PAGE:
And they did. Yella said the group never got paid for that performance.

Eazy-E, the charismatic leader of the group and the head of its label imprint, Ruthless Records, didn’t want to have any of it. He was furious the guys defied the order they all agreed to, according to Cube. They’d anticipated that, which is why they left him out of the potentially game-changing decision.

“We knew Eazy would veto us performing because he was so business-minded,” Cube said. “Me, Dre, and Ren, we were like, ‘Yeah, we should do “Fuck tha Police” tonight.’ You see it onstage. Everybody like, ‘You ready? You ready? Let's go! Let's do it. Let's do that shit! Do that shit!’ It was mayhem after that.”

In the cinematic version of events, a group of plainclothes cops slowly walk toward the stage, brandishing badges and reaching for what we’re to guess are guns. The sound of gunfire erupts. Frantic concertgoers scatter in various directions, and the rappers stop performing and run backstage, where they’re met with a line of Detroit police officers before being thrown in a police van.

“It's a pivotal moment because it's one of the many moments where they stood up and they had the courage to say, ‘Freedom of speech applies to everyone in America, and we are not going to take this abuse. We're just not going to do it,’” said Straight Outta Compton director F. Gary Gray. “It was a pivotal moment in their brotherhood, it's a pivotal moment in American history, and it just showed how unfair things are.”

Twenty-seven years after the Straight Outta Compton album was released, not much has changed. N.W.A’s music — and “Fuck tha Police” in particular — felt like a foretelling, drawing a direct line to the way that black kids were being treated in major cities. Cube, who wrote the song when he was a teenager, is now 46 years old, yet he can’t say he’s surprised to look around and discover that the social discourse committed to tape back then is still relevant now.

It cements the importance of rappers who made an album that gave a voice to a population nobody seemed to care about: kids in the ’hood.

For better or worse, “Fuck tha Police” still works today. Lyrics written nearly three decades ago feel contemporary as activists assemble in places like Ferguson, Baltimore, and Cincinnati, taking on local police and demanding answers for the body count of young black men at the hands of police officers.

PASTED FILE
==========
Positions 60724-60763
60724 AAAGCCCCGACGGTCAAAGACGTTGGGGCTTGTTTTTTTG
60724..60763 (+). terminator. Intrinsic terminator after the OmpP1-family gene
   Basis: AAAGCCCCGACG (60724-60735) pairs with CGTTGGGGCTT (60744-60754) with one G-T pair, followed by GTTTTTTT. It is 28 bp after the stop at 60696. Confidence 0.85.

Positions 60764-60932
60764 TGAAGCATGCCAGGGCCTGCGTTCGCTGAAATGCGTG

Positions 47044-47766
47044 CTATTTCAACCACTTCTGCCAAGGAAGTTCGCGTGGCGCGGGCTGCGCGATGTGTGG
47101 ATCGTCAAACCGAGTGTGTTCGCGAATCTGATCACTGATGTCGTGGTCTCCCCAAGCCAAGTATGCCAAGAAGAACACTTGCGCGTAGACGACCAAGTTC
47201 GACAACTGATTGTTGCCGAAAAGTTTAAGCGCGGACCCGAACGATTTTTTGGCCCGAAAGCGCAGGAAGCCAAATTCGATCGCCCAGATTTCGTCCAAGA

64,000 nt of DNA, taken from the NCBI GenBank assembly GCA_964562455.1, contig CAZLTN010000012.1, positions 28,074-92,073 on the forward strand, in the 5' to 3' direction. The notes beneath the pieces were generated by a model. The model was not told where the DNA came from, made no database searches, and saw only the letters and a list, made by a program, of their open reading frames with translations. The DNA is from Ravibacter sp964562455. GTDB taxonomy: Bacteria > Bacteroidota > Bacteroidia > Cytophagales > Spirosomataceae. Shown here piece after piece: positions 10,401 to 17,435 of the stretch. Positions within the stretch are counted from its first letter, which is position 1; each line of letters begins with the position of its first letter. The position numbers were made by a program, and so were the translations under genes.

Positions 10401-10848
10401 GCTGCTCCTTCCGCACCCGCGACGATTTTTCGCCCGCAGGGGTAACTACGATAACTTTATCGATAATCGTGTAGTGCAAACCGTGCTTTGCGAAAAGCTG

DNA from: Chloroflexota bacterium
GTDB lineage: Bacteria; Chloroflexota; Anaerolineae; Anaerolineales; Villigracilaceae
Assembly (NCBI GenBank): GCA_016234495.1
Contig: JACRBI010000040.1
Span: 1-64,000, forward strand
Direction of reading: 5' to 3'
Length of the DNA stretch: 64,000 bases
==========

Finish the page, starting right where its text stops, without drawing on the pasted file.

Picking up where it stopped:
“Nothing has changed with their behavior with our community. That's why it's so poignant, like the song was written yesterday. It's really up to us as a society to hold these dudes more accountable and get them indicted and prosecuted and arrested and thrown in jail for breaking the law,” Cube said. “We got a movie about history that feels like it's present day. I don't want, 20 years from now, we look at this movie and say, ‘Damn, this was predicting the future.’”

Cube paused, letting those words sink in.

“Now is the time to put our energy into getting these dudes prosecuted,” he continued. “It's always been sad. It was sad in '89, you know? It's sad now, it's uncalled for in a lot of cases. For all the statistics they have on crime, you still got a majority of people in the ’hood that don't do crimes. So stop painting us all with the same brush and treat us like law-abiding citizens that most of us are.”

The rapper hopes that the film will emphasize the lack of progress that’s transpired all these years later. In Straight Outta Compton, he thinks it’s clear why he wrote “Fuck tha Police” and gave voice to the kids who needed it most.

“We wanted to highlight the excessive force and … the humiliation that we go through in these situations,” Cube said. “So the audience can know why we wrote ‘Fuck tha Police,’ and they can feel the same way.”

Kelley Carter is a senior entertainment editor for BuzzFeed News and is based in New York. Carter writes about and reports on films and television shows popular with black audiences.

Contact Kelley L. Carter at kelley.carter@buzzfeed.com.